"Of old hast Thou laid the foundations of the earth, and the heavens are the work of Thy hands. They shall perish, but Thou shalt endure: yea, all of them shall wax old like a garment; as a vesture Thou shalt change them, and they shall be changed: but Thou art the same, and Thy years shall have no end!"

 If He go down into death, then, He must needs show Himself master of it. Resurrection must vindicate Him as the Lord of all: "Destroy this temple, and in three days I will raise it up." Accordingly in the type before us it is of resurrection that the second bird speaks. Let loose into the open field, he carries back to the heavens to which he belongs the blood which is the witness of accomplished redemption. The second bird represents the unextinguished, unextinguishable life of the first which has come through death, taking it captive, and making it subservient to the purposes of divine goodness, which, by the blood shed in atonement, cleanses us from the defilement of spiritual leprosy.

 Here, for the first time, in connection with the legal sacrifices, we have the type of resurrection as necessary to the application to us of the great Sacrifice itself. "He was delivered for our offenses, and was raised again for our justification." (Rom. 4:25.) In Isaac, long since indeed, we saw one received back in a figure from the dead, but there the results were personal to himself: there was no application of blood, no announcement of justification by resurrection. These are important features, which this type of the birds for the first time adds to the picture of atonement.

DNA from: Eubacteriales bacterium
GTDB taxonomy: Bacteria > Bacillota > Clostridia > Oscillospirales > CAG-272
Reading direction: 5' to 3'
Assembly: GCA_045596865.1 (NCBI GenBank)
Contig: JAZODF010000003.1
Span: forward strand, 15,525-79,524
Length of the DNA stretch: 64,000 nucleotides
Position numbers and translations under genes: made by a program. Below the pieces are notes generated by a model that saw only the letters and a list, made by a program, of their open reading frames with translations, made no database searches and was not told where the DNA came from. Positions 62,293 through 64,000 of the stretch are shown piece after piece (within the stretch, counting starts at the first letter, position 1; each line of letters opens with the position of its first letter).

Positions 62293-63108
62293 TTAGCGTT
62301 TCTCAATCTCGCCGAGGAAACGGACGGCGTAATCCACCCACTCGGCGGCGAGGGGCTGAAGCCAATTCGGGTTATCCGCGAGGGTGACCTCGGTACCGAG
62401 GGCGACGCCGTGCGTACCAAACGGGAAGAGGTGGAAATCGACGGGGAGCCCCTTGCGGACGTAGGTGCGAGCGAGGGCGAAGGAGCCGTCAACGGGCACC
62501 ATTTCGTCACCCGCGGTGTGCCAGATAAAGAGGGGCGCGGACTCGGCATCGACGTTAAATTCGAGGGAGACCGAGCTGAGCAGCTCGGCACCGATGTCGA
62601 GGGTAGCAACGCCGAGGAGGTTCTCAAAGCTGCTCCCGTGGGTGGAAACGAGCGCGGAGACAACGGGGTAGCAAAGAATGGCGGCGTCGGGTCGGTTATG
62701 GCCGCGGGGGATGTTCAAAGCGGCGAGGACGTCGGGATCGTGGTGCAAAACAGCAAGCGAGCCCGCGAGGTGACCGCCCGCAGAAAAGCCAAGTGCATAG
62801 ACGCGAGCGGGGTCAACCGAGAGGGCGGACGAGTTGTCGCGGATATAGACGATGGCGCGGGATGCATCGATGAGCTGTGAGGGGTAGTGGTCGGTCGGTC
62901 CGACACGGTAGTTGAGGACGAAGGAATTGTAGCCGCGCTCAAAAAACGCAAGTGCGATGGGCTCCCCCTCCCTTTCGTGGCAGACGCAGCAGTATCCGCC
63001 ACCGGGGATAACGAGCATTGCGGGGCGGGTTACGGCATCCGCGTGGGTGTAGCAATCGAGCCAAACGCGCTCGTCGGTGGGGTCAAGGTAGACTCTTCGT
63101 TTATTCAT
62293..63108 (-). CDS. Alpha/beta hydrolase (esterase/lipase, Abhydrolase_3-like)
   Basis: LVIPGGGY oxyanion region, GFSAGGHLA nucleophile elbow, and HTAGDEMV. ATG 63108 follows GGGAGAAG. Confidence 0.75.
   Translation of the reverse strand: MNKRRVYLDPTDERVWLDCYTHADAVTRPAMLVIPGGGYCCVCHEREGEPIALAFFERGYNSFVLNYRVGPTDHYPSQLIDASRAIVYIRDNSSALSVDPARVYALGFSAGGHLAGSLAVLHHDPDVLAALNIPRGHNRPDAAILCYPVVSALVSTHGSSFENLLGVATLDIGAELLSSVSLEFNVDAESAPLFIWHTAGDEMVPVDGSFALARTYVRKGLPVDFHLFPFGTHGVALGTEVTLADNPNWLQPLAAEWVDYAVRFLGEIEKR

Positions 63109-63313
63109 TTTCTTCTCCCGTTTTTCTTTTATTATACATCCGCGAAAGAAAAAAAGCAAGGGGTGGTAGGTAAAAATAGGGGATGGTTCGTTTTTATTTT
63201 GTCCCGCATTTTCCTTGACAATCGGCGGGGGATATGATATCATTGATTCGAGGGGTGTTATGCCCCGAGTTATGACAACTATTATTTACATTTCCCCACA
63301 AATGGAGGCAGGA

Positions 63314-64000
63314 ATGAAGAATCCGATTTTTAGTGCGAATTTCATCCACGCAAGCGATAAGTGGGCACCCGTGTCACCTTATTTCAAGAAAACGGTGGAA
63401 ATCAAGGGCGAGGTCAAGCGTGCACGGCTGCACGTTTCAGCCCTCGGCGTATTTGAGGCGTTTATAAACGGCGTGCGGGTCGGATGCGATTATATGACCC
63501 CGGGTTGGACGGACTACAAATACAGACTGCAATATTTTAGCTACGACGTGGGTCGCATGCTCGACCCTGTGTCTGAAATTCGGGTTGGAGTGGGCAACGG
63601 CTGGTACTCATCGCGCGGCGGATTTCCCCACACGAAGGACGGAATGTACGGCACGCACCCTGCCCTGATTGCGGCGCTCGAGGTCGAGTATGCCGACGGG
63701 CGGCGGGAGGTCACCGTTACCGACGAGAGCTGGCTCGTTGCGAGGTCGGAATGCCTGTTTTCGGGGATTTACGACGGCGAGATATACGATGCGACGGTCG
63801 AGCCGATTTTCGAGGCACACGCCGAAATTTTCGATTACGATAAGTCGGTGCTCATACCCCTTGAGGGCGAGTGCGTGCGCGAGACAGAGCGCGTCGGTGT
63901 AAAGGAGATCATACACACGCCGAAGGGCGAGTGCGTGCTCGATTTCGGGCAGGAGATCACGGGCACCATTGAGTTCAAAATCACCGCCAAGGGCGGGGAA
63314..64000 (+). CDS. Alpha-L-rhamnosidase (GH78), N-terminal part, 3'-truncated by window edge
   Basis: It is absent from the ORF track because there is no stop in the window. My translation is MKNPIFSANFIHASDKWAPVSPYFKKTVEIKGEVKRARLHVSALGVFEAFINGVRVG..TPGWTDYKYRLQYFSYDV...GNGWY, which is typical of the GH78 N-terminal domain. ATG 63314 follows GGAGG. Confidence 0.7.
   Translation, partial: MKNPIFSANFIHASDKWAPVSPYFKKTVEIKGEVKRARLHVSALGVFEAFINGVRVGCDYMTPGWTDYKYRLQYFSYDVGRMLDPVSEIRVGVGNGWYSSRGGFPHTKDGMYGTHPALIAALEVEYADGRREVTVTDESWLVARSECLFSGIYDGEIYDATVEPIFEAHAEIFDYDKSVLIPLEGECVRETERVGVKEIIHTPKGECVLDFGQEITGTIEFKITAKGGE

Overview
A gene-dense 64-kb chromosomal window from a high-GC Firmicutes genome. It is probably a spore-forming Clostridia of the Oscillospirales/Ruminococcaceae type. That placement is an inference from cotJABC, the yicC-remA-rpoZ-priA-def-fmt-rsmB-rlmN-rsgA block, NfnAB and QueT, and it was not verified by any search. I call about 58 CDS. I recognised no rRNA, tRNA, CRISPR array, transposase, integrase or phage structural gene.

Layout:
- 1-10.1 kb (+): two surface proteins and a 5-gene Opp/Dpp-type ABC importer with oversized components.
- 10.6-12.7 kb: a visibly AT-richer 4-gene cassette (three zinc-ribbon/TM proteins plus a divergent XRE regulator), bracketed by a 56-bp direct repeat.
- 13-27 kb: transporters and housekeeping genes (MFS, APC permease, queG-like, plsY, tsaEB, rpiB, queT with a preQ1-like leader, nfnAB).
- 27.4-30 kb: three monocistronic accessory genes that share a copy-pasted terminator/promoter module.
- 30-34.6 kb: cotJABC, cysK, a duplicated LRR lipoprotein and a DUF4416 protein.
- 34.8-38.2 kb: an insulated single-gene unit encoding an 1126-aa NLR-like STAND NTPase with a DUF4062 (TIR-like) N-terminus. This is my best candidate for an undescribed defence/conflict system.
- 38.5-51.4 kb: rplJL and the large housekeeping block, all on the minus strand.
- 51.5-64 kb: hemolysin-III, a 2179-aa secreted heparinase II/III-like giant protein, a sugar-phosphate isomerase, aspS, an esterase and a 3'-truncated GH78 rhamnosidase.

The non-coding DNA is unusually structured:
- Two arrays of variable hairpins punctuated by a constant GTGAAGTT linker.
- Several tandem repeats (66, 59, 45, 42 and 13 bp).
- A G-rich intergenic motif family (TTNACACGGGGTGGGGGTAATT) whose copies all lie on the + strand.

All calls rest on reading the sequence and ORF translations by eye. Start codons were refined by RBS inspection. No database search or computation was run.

And thus it is throughout Heaven's ministry of love: not so much the Son of Man necessarily lifted up as on the other hand, so far as such types could reach, that God has given His only begotten Son. It is divine love that has been at charges to bring such ready and effectual help to human outcasts. It is to the degraded and polluted leper that the purity of heaven descends. How precious this contrast! In truth man's case was hopeless to any other than divine resources. If it is God that justifieth," who but He could righteously justify those expressly designated as "ungodly"?

 This justification of ungodly ones who are con tent to trust themselves as such in the hands of Christ has been once for all pronounced in the raising from the dead of Him who for our sins went into death. Abraham needed a special word in his day from God, and that availed for himself alone. For the rest, the apostle distinguishes between the "passing over of sins that had been before" the cross, and the justification at the present time of him that believeth in Jesus.* Under this public justification by resurrection, announcing the acceptance of that which actually justifies, — the blood of the cross, — we come individually as soon as we believe, and need no individual declaration.

{*See the Revised Version of Romans 3:25-26.}